Cult Of Mac’s 2011 Holiday Gift Guide: Gifts For Kids

Cult Of Mac’s 2011 Holiday Gift Guide: Gifts For Kids

Children and Apple stuff mix pretty well — iDevices cap the top three slots on kids’ wishlists, right? So it’s a good bet that there’ll be a bunch of Apple stuff underneath the trees or the Menorah this year. We’ve put together a short list of icing-on-the-cake type gifts — or great follow-ups if you got ‘em iDevices last year.

Cult Of Mac’s 2011 Holiday Gift Guide: Gifts For Kids

Real Racing 2 HD ($10)

This is one of those games that makes you want to go out and buy an iPad. Yes, it’s another slickly polished racing game (if you’ve spent time with the Gran Turismo games on the Playstation, you’ll be in familiar territory); but because this game is on the iPad, it can do things no console game can. Besides turning the iPad into a steering wheel and letting you race your friends over a Bluetooth connection, it can connect up to four players through AirPlay onto a single TV — at which point the iPad turns into your dashboard, complete with telemetry. There’s also a $5 iPhone version.

Cult Of Mac’s 2011 Holiday Gift Guide: Gifts For Kids

Griffin Woogie ($18)

Yes, that survey about the want lists from kids 6-12, but we’re pretty sure their younger siblings’ll get in on the act. There’s be a little sibling jealousy, and then there’s the inevitable parental “hey, share your iPod!” instructions to avoid a lot of crying. In which case you’ll want to tuck the iPod into a Woogie — a plush toy/iPod case that comes equipped with its own battery-powered speaker — so there’s no crying because a broken iPod got handed back.

Cult Of Mac’s 2011 Holiday Gift Guide: Gifts For Kids

Griffin Crayola Color Studio HD ($30)

Never mind the kids, this one was a hit with us when we saw it at CES early this year. It’s a big, kid-friendly Crayola stylus that works with a free app to turn the iPad into a virtual-crayon coloring book. Pretty awesome.

Cult Of Mac’s 2011 Holiday Gift Guide: Gifts For Kids

Skullcandy Fix Earphones & Microphone ($40)

For the most part, the bland, floppy earbuds that come with iPods and iPhones are fine for kids. Then again, they’re bland and floppy (what do I mean by floppy? Try executing a 360 on a skateboard with those white Apple buds and see where they end up. Not in your ears, that’s for sure). These Fix earbuds are exactly the opposite: they’re rock-your-socks-off and stickier, thanks to their hook-like design. And they come with the same track and phone controls as the Apple buds.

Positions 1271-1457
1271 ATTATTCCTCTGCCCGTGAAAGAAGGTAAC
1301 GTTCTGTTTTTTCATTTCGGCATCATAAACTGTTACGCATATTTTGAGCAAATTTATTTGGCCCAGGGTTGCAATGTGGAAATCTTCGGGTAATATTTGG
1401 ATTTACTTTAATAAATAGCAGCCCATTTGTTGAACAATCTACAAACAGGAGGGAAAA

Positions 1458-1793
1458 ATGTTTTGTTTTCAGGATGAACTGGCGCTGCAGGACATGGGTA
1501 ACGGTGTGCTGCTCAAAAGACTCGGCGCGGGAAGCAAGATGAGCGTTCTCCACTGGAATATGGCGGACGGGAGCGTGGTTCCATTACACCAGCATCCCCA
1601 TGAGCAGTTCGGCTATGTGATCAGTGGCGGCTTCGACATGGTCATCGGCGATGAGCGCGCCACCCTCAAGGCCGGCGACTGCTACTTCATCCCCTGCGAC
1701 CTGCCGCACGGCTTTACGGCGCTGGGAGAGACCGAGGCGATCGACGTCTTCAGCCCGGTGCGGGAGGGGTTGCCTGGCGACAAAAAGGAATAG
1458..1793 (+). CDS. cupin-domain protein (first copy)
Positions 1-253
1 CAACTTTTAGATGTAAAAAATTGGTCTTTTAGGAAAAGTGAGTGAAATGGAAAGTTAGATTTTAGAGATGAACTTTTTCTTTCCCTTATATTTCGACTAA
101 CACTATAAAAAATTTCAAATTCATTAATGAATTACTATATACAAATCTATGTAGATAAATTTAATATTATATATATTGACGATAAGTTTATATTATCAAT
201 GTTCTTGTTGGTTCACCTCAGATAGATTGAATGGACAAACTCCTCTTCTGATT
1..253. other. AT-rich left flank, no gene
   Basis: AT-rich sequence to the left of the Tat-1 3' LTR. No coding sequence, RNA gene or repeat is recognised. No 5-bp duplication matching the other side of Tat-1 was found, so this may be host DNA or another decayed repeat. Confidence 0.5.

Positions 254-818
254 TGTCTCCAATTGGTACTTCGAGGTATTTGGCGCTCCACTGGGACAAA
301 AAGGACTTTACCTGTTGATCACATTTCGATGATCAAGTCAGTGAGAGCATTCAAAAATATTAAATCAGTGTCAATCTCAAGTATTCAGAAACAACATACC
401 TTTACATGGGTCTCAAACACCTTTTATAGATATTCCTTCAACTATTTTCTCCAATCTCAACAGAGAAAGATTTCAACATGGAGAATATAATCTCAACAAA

Cult Of Mac’s 2011 Holiday Gift Guide: Gifts For Kids

Big Grips Frame for iPad/2 ($50)

This is like the Woogie, but for the iPad: A massive, indestructible frame protects the iPad and adds easy-grip sides, while a massive, indestructible (sense a theme?) stand props the iPad up for watching Disney movies. Buy the set together, or get just the case for $35. Versions for both the iPad, and the iPad 2.

Cult Of Mac’s 2011 Holiday Gift Guide: Gifts For Kids

Rover Spy Tank iDevice RC Tank ($150)

Think of this as a less expensive, grounded AR Drone. The tracked Rover creates an ad-hoc wifi connection (no router needed) with your iDevice, then lets you control the beast through its own app. Like the AR Drone, The Rover comes equipped with a camera that’ll feed live video back to the iDevice. We can hear the screams already…

  • djrobsd

    Does anyone feel that children today are too spoiled and have a huge sense of entitlement that will haunt them during their adult years?  It blows me away that parents just buy $300 dollar iPod touches or $500 dollar iPads for their kids… Requiring nothing in return from the child.    

    Growing up, I didn’t even get a bike, I had to do a paper route on foot to save up enough $$$ to get a bike and then expand my paper route to save up enough cash to buy my own Nintendo… 

    Blows me away that kids are just given these expensive Apple toys.

About the author

Eli MilchmanWhen he was eight, Eli Milchman came home from frolicking in the Veld one day and was given an Atari 400. Since then, his fascination with technology has made him an intrepid early adopter of whatever charming new contraption crosses his path — which explains why he's Cult of Mac's test editor-at-large. He calls San Francisco home, where he works as a journalist and photographer. Eli has contributed to the pages of Wired.com and BIKE Magazine, among others. Hang with him on Twitter.

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